The Contribution of Microglia to Neuroinflammation in Parkinson's Disease

Katja Badanjak, Sonja Fixemer, Semra Smajić, Alexander Skupin, Anne Grünewald

Abstract

With the world's population ageing, the incidence of Parkinson's disease (PD) is on the rise. In recent years, inflammatory processes have emerged as prominent contributors to the pathology of PD. There is great evidence that microglia have a significant neuroprotective role, and that impaired and over activated microglial phenotypes are present in brains of PD patients. Thereby, PD progression is potentially driven by a vicious cycle between dying neurons and microglia through the instigation of oxidative stress, mitophagy and autophagy dysfunctions, a-synuclein accumulation, and pro-inflammatory cytokine release. Hence, investigating the involvement of microglia is of great importance for future research and treatment of PD. The purpose of this review is to highlight recent findings concerning the microglia-neuronal interplay in PD with a focus on human postmortem immunohistochemistry and single-cell studies, their relation to animal and iPSC-derived models, newly emerging technologies, and the resulting potential of new anti-inflammatory therapies for PD.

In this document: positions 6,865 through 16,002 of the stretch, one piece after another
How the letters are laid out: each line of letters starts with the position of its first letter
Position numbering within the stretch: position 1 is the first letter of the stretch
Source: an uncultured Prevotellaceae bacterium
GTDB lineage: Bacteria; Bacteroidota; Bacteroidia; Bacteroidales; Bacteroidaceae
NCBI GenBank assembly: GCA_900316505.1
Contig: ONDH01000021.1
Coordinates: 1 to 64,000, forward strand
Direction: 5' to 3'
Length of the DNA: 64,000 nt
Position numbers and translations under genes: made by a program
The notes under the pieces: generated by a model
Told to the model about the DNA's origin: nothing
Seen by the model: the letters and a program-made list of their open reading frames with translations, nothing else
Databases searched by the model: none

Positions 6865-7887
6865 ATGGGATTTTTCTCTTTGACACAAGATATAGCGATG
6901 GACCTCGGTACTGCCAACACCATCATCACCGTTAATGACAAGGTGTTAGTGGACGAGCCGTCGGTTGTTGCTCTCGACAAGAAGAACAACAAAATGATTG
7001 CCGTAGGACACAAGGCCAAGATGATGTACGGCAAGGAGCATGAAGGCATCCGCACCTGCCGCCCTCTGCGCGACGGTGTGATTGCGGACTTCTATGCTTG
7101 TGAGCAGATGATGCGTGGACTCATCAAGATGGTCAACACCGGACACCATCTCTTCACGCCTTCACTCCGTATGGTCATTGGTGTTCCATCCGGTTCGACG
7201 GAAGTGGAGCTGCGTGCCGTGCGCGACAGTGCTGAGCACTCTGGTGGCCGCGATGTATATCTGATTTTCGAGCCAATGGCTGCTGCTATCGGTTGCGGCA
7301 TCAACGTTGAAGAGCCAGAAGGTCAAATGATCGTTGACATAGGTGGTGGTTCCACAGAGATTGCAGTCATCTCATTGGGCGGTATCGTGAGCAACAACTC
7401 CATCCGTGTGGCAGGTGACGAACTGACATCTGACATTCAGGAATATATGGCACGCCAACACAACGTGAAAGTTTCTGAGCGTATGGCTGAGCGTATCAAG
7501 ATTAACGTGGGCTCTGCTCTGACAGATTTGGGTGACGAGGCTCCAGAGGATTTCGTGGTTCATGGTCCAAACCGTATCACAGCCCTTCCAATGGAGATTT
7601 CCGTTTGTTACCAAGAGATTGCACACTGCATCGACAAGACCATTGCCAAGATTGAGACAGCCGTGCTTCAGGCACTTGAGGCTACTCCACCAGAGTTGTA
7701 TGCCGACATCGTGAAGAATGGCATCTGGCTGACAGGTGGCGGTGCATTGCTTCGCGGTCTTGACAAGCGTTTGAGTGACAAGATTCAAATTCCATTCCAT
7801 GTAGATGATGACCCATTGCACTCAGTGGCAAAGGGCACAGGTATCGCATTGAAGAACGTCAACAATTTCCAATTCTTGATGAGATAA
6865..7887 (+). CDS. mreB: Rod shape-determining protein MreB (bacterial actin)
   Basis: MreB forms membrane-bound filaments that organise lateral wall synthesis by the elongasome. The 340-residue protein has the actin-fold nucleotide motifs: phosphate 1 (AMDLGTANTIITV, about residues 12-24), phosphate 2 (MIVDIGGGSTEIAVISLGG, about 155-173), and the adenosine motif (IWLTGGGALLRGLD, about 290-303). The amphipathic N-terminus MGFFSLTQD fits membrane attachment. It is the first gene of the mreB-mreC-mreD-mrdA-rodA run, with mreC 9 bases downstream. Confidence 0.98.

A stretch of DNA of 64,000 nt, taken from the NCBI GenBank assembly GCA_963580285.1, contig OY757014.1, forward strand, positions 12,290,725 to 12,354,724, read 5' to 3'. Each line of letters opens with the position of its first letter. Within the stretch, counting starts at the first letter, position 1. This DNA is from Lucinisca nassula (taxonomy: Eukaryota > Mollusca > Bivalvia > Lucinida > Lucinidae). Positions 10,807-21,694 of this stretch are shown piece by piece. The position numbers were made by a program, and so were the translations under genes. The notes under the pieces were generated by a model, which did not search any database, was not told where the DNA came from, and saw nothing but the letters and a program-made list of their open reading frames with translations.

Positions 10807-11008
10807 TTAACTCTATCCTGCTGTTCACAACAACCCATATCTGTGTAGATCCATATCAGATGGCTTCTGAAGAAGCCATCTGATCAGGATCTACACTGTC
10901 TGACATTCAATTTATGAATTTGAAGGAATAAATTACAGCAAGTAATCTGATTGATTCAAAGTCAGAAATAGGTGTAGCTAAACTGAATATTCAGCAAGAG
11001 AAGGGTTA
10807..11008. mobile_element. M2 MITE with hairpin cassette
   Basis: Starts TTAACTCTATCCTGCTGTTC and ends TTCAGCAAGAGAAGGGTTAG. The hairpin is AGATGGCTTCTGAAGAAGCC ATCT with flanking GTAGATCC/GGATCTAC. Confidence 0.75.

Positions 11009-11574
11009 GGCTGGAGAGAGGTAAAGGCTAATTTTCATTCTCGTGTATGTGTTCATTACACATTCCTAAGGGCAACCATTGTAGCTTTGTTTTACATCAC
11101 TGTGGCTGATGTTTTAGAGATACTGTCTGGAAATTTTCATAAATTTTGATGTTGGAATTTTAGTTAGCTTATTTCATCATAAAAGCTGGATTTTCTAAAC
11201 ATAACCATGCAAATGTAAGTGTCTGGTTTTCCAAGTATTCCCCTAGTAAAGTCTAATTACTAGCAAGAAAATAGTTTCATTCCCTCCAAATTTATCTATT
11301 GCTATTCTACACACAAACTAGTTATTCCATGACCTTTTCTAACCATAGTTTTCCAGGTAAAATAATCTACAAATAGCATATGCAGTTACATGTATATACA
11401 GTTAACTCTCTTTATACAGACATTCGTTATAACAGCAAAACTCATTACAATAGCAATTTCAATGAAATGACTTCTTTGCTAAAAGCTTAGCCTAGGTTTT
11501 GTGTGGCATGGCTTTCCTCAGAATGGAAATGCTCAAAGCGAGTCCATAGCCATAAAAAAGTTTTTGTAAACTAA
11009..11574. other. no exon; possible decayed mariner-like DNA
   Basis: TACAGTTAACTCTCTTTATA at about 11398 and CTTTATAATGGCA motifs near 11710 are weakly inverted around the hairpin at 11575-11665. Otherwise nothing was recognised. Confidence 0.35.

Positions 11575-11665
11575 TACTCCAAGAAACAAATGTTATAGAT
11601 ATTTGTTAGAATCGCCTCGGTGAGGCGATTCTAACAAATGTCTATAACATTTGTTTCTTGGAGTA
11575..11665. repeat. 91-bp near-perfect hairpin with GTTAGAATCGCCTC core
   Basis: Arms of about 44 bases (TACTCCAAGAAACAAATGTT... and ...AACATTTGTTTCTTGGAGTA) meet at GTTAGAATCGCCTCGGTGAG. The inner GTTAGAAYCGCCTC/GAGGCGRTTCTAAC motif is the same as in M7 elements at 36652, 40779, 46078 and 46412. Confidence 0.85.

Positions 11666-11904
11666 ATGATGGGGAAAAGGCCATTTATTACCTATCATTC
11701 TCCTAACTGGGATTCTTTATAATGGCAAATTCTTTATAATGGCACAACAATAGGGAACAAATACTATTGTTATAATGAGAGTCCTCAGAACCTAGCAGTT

Original languageEnglish
Article number4676
JournalInternational Journal of Molecular Sciences
Volume22
Issue number9
ISSN1661-6596
DOIs
Publication statusPublished - 28.04.2021

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